The Armory and its castle-like turrets are remembered in the Peter Eisenman-designed Wexner Center for the Arts, built on the site of the Armory in 1989. The Wexner Center consists of a series of red brick, fortress-like forms broken by a white lattice structure that references the historic Armory building while creating a new, spatially dynamic arts center. This direct visual reference to the historic Armory building is a hallmark of postmodern architecture and can also be seen less successfully conceived in the design of Value City Arena. 

The Armory, the first home of OSU hoops, via Jasperdo Flickr
The Wexner Center for the Arts, where the Armory once sat, via Wikipedia

The idea for Value City Arena was to build a large, world-class arena that would both house Ohio State basketball games and attract professional franchises and big time concerts to the State Capital. The decisions that led to Value City Arena being built in 1998 followed by the 20,000-seat Nationwide Arena just two years later, are puzzling and too complicated to unravel here, but the construction of two parallel facilities does highlight the tensions between the major state University and local business in this growing metropolitan area.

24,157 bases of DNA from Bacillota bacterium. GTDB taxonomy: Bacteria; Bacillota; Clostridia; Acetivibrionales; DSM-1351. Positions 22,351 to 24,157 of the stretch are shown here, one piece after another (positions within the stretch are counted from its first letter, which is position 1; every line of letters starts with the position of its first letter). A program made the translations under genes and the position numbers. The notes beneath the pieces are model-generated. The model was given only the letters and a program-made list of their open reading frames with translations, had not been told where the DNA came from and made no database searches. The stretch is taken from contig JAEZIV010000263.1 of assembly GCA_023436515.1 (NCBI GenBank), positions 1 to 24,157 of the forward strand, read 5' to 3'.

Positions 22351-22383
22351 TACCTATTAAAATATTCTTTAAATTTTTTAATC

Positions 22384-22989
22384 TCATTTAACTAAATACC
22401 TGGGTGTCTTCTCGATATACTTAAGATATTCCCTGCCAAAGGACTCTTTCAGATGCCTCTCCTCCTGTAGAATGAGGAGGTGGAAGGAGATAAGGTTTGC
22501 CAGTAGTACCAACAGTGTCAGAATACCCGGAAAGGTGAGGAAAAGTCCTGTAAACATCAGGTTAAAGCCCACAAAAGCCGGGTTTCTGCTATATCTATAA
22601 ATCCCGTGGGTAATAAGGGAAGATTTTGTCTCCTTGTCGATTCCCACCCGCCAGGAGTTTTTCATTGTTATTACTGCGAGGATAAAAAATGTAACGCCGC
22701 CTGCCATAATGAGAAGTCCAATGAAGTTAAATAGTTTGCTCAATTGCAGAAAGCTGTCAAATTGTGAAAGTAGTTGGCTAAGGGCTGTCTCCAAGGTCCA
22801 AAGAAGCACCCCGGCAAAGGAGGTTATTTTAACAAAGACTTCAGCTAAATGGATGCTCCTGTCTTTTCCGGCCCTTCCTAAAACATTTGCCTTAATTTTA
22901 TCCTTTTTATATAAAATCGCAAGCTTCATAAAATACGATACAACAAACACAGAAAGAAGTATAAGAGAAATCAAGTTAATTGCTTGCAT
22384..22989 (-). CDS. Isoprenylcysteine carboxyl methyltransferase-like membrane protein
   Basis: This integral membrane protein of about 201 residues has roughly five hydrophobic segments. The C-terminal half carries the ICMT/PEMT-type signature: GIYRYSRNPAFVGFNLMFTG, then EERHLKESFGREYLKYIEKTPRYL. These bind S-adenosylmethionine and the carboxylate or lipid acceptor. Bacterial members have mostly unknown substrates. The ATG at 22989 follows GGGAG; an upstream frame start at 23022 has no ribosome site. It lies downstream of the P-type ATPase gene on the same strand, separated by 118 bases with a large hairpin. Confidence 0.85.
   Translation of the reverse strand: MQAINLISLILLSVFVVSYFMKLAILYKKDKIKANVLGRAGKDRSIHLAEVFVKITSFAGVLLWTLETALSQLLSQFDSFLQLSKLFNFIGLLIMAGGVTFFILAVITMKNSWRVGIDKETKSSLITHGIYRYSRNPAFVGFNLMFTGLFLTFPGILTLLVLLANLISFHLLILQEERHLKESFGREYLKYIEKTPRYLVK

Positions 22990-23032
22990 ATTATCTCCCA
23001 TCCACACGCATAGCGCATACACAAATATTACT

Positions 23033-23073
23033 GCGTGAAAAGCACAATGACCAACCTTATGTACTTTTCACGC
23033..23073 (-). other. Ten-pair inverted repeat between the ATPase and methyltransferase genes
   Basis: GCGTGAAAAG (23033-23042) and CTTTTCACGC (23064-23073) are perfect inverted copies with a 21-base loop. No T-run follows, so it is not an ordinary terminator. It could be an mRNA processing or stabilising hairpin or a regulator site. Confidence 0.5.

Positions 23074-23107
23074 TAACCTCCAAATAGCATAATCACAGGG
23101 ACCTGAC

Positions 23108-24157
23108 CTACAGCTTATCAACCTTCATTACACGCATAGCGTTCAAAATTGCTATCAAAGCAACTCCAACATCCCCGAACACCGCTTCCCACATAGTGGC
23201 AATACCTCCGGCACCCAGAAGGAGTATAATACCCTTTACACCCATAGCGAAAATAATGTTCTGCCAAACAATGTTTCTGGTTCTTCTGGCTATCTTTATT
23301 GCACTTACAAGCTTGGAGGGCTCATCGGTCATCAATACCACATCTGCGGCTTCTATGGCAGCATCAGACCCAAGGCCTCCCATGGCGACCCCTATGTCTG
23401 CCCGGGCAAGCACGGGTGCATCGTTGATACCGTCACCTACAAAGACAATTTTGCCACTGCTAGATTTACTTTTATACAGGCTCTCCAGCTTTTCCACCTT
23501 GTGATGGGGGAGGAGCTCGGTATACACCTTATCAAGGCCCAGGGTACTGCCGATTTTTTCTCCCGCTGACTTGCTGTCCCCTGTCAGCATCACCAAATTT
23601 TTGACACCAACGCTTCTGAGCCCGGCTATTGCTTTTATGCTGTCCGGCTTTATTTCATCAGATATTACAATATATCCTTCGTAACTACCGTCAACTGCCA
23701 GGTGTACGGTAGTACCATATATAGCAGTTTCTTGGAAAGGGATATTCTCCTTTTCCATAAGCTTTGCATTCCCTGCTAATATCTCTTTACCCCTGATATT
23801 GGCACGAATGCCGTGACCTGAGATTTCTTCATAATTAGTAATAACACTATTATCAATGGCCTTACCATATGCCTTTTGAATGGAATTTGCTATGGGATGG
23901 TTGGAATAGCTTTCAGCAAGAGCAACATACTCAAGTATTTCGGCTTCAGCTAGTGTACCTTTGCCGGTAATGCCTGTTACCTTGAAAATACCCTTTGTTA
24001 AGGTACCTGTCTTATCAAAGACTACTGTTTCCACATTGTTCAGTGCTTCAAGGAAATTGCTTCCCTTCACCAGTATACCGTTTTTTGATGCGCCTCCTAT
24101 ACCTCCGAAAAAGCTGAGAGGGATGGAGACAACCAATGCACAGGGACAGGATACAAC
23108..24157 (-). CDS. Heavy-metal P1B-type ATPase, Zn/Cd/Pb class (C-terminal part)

For the design of the new Ohio State-owned arena, Sink Combs Dethlefs Architects – designers of numerous collegiate sport facilities, including the Crisler Center – were teamed up with Moody/Nolan and the result is disappointing. Located across the Lane Avenue Bridge from the old St. John Arena and 90,000-seat Ohio Stadium, the design of this hulking brick and metal paneled-edifice is a clear reference to both the Armory and the Wexner Center, yet the reference is poorly conceived and misguided. The weak allusion to history and apparent adherence to a checklist of modern arena “must-haves” makes Value City Arena seem cheap and forgettable.

The allusion to the Armory building is not necessarily a bad one but in conception it favored surface-deep aesthetics over performance. Gone is the incredible depth of the Armory exterior or the spatial dynamism of the Wexner Center entry, in favor of a hulking white structure surrounded by a banal brick base featuring clichéd turret-like columnar corner towers. Unlike the exciting collision of volumes at the Wexner Center or the depth of windows and doorways at the Armory, the brick base and metal arena at Value City offer little tension or spatial creativity – a static coupling of two disparate architectural elements.